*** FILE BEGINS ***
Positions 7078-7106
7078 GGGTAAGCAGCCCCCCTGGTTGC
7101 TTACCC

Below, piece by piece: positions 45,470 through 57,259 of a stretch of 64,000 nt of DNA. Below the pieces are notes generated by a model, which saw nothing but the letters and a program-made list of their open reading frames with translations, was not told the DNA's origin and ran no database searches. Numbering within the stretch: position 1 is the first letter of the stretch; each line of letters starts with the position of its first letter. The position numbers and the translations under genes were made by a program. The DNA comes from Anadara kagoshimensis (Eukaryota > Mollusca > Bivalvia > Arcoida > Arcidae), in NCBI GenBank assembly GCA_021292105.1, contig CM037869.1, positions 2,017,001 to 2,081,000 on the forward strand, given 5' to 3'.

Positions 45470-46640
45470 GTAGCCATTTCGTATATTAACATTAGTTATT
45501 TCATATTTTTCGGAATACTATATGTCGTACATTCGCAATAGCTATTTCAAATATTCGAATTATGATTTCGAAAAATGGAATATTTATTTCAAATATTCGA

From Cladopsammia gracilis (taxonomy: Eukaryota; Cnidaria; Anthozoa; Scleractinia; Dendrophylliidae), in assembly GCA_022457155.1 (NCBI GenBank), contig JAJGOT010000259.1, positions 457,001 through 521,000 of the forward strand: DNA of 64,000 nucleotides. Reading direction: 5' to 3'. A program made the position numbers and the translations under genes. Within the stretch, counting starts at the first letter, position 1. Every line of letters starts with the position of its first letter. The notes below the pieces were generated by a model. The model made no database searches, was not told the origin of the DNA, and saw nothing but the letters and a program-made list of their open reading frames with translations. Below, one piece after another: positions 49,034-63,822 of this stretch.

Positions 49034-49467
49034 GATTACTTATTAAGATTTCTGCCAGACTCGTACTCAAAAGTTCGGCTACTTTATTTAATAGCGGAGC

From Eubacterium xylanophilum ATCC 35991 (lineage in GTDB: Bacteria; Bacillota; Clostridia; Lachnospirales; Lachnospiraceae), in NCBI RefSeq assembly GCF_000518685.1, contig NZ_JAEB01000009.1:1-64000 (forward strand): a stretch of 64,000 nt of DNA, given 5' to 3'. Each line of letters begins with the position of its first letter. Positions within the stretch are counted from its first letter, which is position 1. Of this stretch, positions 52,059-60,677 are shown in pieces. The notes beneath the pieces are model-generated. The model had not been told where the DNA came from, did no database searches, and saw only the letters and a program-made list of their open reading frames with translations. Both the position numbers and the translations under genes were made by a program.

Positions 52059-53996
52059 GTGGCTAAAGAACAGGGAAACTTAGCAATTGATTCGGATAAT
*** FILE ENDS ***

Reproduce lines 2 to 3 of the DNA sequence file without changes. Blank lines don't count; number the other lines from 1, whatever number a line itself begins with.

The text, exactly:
7078 GGGTAAGCAGCCCCCCTGGTTGC
7101 TTACCC